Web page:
Monaco Purchases ‘Crypto’ Domain Address for Undisclosed Amount
Crypto.com, one of the most well-known and prized digital currency-based web domains, has been sold to the Monaco crypto project. The site was first registered 25 years ago by University of Pennsylvania professor Matt Blaze.
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Rebranding Monaco Going Forward
The site was purchased by Monaco, which is known for its crypto-backed Visa debit card and its MCO token. Company CEO Kris Marszalek says the venture will rebrand itself as Crypto.com, and explains:
“This is a very powerful identity we are taking on. It’s representative of the entire [cryptocurrency] category, so it comes with a huge responsibility on us to carry the torch. We don’t take it lightly, and this is one of the things that I think we conveyed successfully – that as a company, we do have a higher purpose.”
We Thought Blaze Would Never Sell
Blaze, a member of the board of directors of the Tor Project, said many offers on the domain have arisen over the years as the cryptocurrency space has garnered further interest and legitimacy. However, Blaze repeatedly turned them down and remained adamant, until just recently, that he would not sell.
In addition, Blaze comments that “crypto.com” was never meant to serve as a shortened term for “cryptocurrency,” but rather “cryptography.” In fact, the university professor and Tor advisor isn’t even a fan of digital currency and warns against investing in it on his personal website.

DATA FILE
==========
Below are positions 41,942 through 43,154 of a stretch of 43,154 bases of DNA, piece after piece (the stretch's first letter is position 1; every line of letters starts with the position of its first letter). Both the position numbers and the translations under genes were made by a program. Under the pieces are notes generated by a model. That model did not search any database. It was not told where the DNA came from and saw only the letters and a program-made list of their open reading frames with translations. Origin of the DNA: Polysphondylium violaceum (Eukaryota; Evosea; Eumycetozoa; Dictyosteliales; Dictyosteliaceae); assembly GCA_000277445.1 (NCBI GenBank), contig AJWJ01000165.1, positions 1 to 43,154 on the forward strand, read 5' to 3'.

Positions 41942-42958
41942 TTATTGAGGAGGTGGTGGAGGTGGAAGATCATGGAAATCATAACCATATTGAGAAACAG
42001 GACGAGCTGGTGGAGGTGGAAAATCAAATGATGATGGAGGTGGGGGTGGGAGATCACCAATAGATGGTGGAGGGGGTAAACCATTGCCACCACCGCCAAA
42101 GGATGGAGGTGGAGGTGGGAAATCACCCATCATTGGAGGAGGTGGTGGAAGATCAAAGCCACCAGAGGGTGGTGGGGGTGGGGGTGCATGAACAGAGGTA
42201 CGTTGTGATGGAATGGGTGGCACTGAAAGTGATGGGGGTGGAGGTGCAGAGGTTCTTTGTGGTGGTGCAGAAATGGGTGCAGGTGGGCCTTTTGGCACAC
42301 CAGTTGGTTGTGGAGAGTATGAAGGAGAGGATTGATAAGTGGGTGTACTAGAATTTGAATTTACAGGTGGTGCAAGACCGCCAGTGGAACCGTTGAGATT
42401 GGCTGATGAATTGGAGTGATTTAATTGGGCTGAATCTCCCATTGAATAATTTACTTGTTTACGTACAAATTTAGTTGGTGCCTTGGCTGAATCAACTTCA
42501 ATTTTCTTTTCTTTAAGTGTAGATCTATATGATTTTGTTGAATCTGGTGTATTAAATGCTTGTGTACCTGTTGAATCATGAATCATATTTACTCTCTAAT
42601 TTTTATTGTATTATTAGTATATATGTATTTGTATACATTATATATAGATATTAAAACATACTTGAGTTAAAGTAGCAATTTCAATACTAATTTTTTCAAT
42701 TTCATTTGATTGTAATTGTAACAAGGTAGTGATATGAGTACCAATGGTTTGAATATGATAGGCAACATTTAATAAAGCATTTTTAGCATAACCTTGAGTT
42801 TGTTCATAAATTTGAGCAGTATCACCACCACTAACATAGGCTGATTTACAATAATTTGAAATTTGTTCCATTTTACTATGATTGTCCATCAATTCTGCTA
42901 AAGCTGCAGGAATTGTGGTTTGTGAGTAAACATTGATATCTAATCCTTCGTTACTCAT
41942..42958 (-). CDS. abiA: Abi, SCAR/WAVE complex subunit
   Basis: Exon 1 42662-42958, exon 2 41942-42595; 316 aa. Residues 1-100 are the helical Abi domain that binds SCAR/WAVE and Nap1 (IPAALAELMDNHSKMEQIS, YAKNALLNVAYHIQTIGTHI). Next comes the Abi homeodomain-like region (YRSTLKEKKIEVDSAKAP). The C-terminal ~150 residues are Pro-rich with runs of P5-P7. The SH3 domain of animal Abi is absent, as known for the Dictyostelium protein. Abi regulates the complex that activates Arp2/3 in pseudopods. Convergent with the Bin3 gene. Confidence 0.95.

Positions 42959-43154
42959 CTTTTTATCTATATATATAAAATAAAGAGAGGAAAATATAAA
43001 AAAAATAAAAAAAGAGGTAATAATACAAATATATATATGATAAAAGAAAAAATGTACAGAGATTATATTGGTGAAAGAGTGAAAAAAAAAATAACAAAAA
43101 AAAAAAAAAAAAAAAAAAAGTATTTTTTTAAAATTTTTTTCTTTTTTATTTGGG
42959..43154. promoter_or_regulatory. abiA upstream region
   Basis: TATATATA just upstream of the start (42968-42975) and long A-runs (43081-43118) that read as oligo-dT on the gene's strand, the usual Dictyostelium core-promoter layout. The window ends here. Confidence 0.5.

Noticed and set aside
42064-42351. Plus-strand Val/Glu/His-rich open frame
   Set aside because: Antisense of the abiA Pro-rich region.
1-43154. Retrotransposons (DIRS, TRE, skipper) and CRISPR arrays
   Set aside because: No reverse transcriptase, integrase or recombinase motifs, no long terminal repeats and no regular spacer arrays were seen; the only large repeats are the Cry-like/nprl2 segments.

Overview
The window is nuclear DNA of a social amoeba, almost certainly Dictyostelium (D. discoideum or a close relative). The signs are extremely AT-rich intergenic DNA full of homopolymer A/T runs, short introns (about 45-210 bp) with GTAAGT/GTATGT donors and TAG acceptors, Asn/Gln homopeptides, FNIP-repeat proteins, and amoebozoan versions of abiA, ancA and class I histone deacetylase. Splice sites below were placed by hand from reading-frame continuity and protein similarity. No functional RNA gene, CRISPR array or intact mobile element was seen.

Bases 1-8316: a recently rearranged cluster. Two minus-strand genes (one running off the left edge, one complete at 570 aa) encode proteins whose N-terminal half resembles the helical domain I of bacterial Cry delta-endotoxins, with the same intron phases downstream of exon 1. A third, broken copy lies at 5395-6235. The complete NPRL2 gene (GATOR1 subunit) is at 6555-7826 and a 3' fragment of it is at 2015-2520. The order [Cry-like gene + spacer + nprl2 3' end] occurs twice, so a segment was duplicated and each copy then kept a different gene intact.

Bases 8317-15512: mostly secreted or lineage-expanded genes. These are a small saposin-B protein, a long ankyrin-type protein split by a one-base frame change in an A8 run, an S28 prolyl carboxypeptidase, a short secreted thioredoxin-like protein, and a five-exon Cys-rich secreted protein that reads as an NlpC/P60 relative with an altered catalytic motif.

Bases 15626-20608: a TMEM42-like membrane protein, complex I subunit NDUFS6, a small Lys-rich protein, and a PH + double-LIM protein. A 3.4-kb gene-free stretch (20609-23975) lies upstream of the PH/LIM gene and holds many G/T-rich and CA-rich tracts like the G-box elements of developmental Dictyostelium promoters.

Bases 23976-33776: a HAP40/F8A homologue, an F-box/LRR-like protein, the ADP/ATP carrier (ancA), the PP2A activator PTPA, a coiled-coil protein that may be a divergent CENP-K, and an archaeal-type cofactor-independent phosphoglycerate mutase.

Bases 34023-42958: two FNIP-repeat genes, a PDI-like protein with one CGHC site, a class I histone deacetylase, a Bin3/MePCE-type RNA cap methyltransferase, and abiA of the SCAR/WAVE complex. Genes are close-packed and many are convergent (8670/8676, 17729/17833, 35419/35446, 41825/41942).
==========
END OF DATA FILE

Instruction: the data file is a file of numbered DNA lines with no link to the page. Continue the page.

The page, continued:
“Many cryptocurrencies are scams, and I strongly advise against their use as investment vehicles,” it reads.
Why Monaco, Why Now?
Monaco is now the recipient of the coveted website. Some claim the site was worth anywhere between $5 – 10 million USD, though at press time, the buying price remains undisclosed. Blaze has also refused to state why he suddenly chose to sell, though Marszalek comments, “If it was only about money, he’d have sold it a long time ago.”
Monaco’s ICO finished in June 2017. Overall, the company raised $25 million in cryptocurrency funds. Now, those funds have increased to approximately $200 million thanks to surges in the valuation of currencies like ether, and for the most part, Monaco remains relatively well-established.
However, the company did garner criticism last year for advertising its Visa-branded debit cards before earning approval from Visa itself, approval that didn’t occur until last November. The company’s MCO token was founded in 2016 in Switzerland, along with its mobile wallet app and automated crypto-investment system.
“Fundamentally, blockchain and crypto will enable [the next generation] to control their money, to control their data, and to control their identities,” Marszalek asserts. “These are the three fundamental things that weave the fabric of society. For us, this is the purpose; we want to accelerate the world’s adoption of cryptocurrency.”
Indeed, hat acceleration starts with the purchasing of the project’s new website.
Will Monaco do right by rebranding to Crypto.com? Post your comments below.
Images via Steemit, Crypto.com